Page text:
Assessing Theories of Pro-Life Motivations
A saying typically attributed to former President of the United States Dwight Eisenhower goes “Never question another man’s motive. His wisdom, yes, but not his motives.”
Unfortunately, it has become commonplace for defenders of abortion to ignore this concept. With the growing toxicity influencing our political discourse every day, bad ideas are given fertile ground to take root in.
One of these bad ideas relates to the motives of pro-life advocates. A number of pro-choice activists have begun calling into question the “real” motives behind pro-life advocacy; namely, claiming that the real desire behind pro-life advocacy is to control women. A variety of accusations based on this concept are routinely made on social media: pro-lifers want to control women’s bodies, control fertility, punish women for having sex, etc.
Accusations are not arguments, and shouldn’t be treated with the same weight as arguments. Unfortunately, they are still represented broadly in mainstream discourse, whether by hashtags such as “reproductive rights” or by The Handmaid’s Tale cosplay clubs. Even more widespread is the assumption made by many pro-choice advocates that any inconsistency on the part of pro-lifers is proof of ulterior motives. For example, the alleged unwillingness of pro-life advocates to care for life after birth is touted as evidence that the real reason people oppose abortion is an underlying desire to control women, in any of the ways stated above. According to this view, defenders of abortion have “discovered” the true goals of the pro-life movement. It’s not about saving babies, it’s about controlling women. Hence the red cloaks and white bonnets.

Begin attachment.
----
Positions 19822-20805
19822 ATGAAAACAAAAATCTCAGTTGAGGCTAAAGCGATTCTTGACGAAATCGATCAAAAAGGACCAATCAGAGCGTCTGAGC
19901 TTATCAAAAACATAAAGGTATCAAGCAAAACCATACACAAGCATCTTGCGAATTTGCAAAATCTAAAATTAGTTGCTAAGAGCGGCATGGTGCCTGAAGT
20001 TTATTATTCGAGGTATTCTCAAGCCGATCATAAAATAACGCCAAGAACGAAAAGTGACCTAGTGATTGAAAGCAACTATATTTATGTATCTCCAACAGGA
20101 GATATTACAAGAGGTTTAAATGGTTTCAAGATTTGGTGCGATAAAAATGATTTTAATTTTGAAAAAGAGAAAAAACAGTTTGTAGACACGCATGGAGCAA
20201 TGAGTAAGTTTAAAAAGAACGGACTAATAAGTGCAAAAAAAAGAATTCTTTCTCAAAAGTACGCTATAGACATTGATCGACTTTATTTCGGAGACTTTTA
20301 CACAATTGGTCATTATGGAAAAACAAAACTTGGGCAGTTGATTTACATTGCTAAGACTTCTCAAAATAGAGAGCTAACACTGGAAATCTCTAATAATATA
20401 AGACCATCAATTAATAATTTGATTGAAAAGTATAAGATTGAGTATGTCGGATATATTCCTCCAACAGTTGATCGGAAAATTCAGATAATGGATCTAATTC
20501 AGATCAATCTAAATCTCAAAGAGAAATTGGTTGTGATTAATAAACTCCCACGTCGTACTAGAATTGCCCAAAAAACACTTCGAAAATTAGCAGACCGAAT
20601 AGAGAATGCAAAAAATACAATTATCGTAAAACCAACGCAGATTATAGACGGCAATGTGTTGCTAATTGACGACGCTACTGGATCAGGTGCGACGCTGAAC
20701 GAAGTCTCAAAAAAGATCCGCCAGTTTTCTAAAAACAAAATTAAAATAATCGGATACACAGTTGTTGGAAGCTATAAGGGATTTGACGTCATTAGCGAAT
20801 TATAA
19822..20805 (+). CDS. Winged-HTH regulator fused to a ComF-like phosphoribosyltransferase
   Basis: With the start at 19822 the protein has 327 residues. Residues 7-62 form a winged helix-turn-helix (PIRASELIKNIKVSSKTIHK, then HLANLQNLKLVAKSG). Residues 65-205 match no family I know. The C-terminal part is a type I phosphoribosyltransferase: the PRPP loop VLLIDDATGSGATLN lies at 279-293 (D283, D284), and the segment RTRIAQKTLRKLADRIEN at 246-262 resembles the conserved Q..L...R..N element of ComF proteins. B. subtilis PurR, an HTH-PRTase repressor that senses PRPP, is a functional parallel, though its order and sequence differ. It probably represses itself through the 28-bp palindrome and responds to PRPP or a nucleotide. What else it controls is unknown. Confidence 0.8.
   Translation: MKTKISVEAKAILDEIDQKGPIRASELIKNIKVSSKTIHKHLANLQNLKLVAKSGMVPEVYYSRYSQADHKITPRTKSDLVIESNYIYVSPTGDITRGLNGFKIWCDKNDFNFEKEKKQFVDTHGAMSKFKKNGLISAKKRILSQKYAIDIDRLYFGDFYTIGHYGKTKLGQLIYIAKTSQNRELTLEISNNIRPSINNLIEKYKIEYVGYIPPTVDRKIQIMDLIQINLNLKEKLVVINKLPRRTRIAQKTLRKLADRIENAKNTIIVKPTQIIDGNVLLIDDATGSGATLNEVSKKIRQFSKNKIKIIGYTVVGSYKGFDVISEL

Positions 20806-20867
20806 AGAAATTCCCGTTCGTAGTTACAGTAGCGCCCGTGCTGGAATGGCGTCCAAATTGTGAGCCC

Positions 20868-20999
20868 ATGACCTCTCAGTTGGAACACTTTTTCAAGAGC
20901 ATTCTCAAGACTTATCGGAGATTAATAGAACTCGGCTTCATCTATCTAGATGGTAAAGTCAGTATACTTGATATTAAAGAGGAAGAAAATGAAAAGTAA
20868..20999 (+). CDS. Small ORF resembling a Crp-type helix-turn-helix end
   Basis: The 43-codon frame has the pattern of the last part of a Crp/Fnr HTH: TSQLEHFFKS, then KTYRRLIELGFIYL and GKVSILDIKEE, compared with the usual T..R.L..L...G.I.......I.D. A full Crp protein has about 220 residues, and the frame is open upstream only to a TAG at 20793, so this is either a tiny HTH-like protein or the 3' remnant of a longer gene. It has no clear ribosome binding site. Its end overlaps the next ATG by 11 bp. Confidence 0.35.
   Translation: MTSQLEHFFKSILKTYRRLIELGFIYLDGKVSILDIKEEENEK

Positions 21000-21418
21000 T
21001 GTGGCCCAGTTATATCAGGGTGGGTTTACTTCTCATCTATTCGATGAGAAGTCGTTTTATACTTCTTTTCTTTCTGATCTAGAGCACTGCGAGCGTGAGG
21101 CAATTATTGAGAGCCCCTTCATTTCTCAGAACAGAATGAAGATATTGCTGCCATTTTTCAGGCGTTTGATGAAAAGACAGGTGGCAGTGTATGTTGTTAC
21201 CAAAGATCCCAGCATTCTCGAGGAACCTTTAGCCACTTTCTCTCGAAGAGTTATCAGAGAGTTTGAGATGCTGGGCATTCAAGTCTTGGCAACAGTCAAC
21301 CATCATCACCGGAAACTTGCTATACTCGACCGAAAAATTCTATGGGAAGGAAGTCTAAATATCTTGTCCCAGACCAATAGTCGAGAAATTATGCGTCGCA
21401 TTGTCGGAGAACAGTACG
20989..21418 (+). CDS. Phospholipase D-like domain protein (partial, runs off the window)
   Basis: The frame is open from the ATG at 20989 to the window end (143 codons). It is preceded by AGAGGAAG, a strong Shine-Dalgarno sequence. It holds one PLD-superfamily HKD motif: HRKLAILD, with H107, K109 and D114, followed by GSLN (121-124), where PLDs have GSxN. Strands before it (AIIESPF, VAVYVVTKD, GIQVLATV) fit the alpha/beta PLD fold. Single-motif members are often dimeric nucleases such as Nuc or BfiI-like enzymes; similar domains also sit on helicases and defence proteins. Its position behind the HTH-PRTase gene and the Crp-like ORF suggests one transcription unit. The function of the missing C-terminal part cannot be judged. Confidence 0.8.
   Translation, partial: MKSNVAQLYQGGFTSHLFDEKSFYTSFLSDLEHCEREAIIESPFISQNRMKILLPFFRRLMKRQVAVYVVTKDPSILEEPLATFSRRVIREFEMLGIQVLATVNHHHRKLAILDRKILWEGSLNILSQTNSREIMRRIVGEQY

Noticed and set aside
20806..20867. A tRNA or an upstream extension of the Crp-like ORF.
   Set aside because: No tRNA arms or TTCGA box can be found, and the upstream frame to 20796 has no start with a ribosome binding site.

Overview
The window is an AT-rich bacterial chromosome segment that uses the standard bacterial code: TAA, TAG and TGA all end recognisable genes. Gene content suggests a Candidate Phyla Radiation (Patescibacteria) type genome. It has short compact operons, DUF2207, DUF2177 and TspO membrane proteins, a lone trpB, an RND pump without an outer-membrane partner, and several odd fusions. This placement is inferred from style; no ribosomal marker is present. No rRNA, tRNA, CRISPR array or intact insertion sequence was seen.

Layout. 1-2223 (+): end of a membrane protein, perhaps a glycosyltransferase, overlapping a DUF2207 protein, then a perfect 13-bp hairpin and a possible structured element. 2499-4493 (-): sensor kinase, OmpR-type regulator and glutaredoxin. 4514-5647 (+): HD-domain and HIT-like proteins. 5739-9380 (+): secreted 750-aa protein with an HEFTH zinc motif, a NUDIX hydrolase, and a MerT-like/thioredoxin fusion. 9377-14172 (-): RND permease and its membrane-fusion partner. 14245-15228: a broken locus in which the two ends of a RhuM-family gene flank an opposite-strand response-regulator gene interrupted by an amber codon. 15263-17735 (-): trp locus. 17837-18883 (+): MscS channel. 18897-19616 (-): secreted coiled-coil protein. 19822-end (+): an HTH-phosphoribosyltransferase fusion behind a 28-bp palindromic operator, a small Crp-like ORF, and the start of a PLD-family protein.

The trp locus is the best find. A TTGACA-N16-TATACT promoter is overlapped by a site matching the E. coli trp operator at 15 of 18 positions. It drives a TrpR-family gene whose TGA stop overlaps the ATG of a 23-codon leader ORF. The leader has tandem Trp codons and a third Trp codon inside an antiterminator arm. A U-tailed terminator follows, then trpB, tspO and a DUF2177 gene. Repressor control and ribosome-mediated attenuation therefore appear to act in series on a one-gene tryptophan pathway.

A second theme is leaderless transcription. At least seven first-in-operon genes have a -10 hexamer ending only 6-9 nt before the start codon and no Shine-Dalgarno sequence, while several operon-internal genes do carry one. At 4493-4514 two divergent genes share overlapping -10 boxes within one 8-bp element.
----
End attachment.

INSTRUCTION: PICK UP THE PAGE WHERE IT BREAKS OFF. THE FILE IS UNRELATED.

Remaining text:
Setting aside for the moment that this ignores nearly all pro-life discourse on the topic of abortion, the theory that all pro-life activists have wicked intent towards women is just plain silly.
And it’s also something we can test empirically.
To borrow a concept from an earlier Secular Pro-Life piece, let’s pursue a little thought experiment:
Suppose there were a bill on the table that would make it easy for women who have not been diagnosed with breast cancer, but who fear such a diagnosis in the future (due to family history, the BRCA gene, or any other reason), to obtain elective mastectomies on demand. Government budget authorities have confirmed that the proposal is financially sound. This is a law that would not cause a single human death, but that would undoubtedly increase a woman’s control of her own body.
Can you imagine the National Right to Life Committee, Susan B. Anthony List, Americans United for Life, and so on lobbying against such a bill? I, for one, cannot. There would be no reason for them to do that. Likewise, I have a hard time picturing pro-life stalwarts in the House of Representatives voting it down multiple times and celebrating its defeat. A woman’s exercise of bodily autonomy by itself doesn’t fuel outrage; it is only when that exercise ends in the death of a human child that the pro-life movement rallies its troops.